While Bendermacher has only been in his current position for about six months, he takes a long and strategic view of the Group Audit function. He says that the key benefits that ABN AMRO has realized from the strong positioning of the Group Audit function include the overall strength of Group Audit in the bank’s governance structure and the fact that Group Audit has become a truly trusted partner, by both the board of directors and senior management alike. “Everyone knows what we are doing, accepts our role, and works with us,” he says. But the work, and the change, has only begun for him and his management team.

“We have recently realized that our audit planning has to be much more flexible than it was before, especially since the primary project of the bank now is to be compliant with the scrutiny and regulations imposed on us by the European Central Bank. From a Group Audit point of view, we have to accomplish many things, and this can only be achieved through a flexible planning and staffing approach,” he says.

A decade’s worth of trends and change

An emphasis on controls, stemming from legislation, as well as from an evolving public perception of corporate governance, has had the biggest impact on the internal auditing profession in the past decade, according to Bendermacher. “These are very important trends we have seen over the past 10 years,” he says. “They mean that internal auditing has shifted from controls testing to a much broader view of management and governance controls. The implementation of the three lines of defense has also been important, at least in the Netherlands,” he adds.

In the past decade, many organizations have made a priority of integrating risk management into their processes for formulating and executing audit plans. This intensified focus on risk management created benefits for ABN AMRO by shifting the roles and responsibilities of the Group Audit function. “Evolving away from controls testing toward high-quality assessment of governance and management controls means that you need auditors who are more experienced, who have seen more and understand more,” he says. “They must be prepared to embrace management control framework knowledge – such as COSO – and they need to have a more comprehensive internal auditing and internal controls background.”

Bendermacher also maintains that the development of a common risk management language is essential. “We have to align the wording and the systems of risk analysis with operational risk management and compliance,” he says. “This is an opportunity that must be seized. Currently, risk management, compliance and audit are too siloed. Adopting a common language and view of risks would help tremendously. We should also work more closely with external auditors, who have made great strides in controls testing; for example, the types of testing we conduct at the bank. So it makes sense to work together, and collaborate more closely with senior management, to understand what worries them and what they would like us to be auditing. All of these factors should have an impact on our risk analysis. It would be highly constructive to have all of this input in the coming years.”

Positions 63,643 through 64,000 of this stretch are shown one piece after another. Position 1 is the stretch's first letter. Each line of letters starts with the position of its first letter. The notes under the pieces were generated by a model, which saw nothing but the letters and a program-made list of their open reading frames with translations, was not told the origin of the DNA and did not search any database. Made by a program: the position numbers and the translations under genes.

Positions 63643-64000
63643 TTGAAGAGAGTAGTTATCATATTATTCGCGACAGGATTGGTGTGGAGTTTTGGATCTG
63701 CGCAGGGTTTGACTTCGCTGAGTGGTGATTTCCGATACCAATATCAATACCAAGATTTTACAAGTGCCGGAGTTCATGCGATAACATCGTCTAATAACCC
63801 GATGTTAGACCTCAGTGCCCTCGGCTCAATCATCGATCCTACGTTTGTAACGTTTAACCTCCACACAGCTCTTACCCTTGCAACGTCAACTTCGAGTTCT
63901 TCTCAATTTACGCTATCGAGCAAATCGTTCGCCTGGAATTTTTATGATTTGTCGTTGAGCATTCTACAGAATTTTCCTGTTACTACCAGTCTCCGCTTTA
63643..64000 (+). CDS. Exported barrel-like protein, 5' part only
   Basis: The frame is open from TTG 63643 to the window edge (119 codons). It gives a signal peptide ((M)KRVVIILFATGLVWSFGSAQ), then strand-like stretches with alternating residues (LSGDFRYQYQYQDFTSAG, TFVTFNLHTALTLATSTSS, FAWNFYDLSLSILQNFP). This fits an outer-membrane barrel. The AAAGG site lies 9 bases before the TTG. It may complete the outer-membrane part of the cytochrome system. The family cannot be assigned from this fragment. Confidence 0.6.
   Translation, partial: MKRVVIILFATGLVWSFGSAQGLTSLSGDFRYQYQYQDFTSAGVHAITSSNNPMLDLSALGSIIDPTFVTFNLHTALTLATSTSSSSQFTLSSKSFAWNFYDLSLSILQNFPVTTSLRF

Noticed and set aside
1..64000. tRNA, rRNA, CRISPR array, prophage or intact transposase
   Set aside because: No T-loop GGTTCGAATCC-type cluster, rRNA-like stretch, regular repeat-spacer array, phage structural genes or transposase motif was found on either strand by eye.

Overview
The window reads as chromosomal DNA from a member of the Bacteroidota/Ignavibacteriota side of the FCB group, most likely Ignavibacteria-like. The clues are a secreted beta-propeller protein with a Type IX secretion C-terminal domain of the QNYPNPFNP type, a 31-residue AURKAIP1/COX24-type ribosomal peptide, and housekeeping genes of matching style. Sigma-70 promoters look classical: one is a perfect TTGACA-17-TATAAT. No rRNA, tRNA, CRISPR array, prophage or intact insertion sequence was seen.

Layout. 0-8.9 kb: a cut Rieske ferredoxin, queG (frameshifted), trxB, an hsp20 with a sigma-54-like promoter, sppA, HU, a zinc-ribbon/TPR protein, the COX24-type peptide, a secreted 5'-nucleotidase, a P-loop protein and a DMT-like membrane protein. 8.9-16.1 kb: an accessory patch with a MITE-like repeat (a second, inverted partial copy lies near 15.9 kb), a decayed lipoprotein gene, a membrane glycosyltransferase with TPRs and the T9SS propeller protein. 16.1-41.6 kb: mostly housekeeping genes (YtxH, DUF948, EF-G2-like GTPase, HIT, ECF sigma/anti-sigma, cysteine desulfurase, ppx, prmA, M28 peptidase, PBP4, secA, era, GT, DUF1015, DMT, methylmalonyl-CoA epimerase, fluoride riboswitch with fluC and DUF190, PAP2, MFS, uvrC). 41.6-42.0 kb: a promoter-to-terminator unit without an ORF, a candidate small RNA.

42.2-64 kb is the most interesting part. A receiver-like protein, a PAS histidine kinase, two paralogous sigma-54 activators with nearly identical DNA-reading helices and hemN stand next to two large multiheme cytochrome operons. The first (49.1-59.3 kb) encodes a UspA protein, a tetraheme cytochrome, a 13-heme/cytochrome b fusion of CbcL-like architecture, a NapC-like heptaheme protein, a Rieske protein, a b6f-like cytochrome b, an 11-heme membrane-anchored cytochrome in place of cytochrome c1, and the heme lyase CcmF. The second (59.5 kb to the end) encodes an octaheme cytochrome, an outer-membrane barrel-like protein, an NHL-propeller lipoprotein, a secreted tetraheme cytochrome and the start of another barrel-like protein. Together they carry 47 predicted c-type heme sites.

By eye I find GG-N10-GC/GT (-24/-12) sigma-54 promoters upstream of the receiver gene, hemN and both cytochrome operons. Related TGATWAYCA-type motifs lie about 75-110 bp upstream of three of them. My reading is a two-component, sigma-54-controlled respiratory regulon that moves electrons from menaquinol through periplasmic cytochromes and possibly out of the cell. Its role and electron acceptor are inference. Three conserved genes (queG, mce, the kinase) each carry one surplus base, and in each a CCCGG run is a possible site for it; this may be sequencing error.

Changes in technology and a new awareness of control

ABN AMRO, like most financial institutions and other organizations around the world, leverages technology and audit tools to streamline workflow, improve testing, and communicate audit findings to stakeholders. “All of these tools have of course had their impact over the past decade,” Bendermacher says. But technology also ushers in risk.

“Data quality and data warehousing – in those areas I have seen many changes. Cybercrime and cloud computing have created very real risk. Banks are helping each other, and in the Netherlands, the larger banks are very effective and fast in reacting to these threats, but the danger is growing. In this era of increased threats, internal audit should play a role in continuous auditing and monitoring of all traditional and emerging risks.”

Bendermacher says that 10 years ago the main focus was on key controls, a focus that spread from the United States to Europe in the wake of Sarbanes-Oxley. “I said then, let’s not overemphasize the key controls. Being in control is not only about key controls – you have to look at non-key and soft controls, too. Otherwise, you will develop a lack of real internal control awareness. You will rely too heavily on simply checking off the boxes. In my opinion, that era actually eroded true control.”

The decade ahead

In the next decade, Bendermacher expects to see the reporting line of internal audit become more independent, and reporting of non-financial risks to be combined between the second and third lines of defense. He would also like to see a stronger stance on solution management – not simply the writing of recommendations, but true communication and follow-up.

“I think that skill sets will need to continue to change and evolve,” he says. “The internal audit professional will need to broaden skills. More communication skills, more comprehensive business knowledge, a broader definition of control, a greater awareness of technology-related risks, and a better understanding of how to connect all the dots for senior management to take action.”

“The key takeaway is that CAEs embracing the future auditor vision are better positioned to demonstrate to executive management and the board the value contributed by internal audit through their comprehensive risk-focus and forward-looking, change-oriented and highly adaptive behavior.”

- “The Future Auditor: The Chief Audit Executive’s Endgame,”
The Bulletin, Volume 5, Issue 6, Protiviti